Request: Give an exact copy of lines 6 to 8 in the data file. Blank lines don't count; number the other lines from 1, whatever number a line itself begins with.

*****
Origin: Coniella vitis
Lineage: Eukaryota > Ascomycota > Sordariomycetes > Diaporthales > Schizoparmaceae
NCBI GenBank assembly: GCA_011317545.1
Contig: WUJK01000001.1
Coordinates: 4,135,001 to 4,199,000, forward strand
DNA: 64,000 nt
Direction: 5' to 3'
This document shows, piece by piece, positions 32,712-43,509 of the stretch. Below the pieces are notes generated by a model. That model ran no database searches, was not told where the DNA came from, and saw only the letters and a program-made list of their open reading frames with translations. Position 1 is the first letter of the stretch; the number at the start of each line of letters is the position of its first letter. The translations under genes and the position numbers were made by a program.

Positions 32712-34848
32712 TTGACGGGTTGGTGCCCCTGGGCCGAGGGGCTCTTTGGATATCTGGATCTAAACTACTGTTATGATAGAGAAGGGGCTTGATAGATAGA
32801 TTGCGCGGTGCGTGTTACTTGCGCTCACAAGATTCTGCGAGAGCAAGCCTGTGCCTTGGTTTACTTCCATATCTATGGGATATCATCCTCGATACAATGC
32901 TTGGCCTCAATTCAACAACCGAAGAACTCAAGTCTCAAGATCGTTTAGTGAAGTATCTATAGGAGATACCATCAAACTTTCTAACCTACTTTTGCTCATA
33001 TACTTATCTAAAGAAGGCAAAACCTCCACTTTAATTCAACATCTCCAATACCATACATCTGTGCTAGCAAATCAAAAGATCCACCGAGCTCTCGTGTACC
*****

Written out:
DNA: 64,000 nt
Direction: 5' to 3'
This document shows, piece by piece, positions 32,712-43,509 of the stretch. Below the pieces are notes generated by a model. That model ran no database searches, was not told where the DNA came from, and saw only the letters and a program-made list of their open reading frames with translations. Position 1 is the first letter of the stretch; the number at the start of each line of letters is the position of its first letter. The translations under genes and the position numbers were made by a program.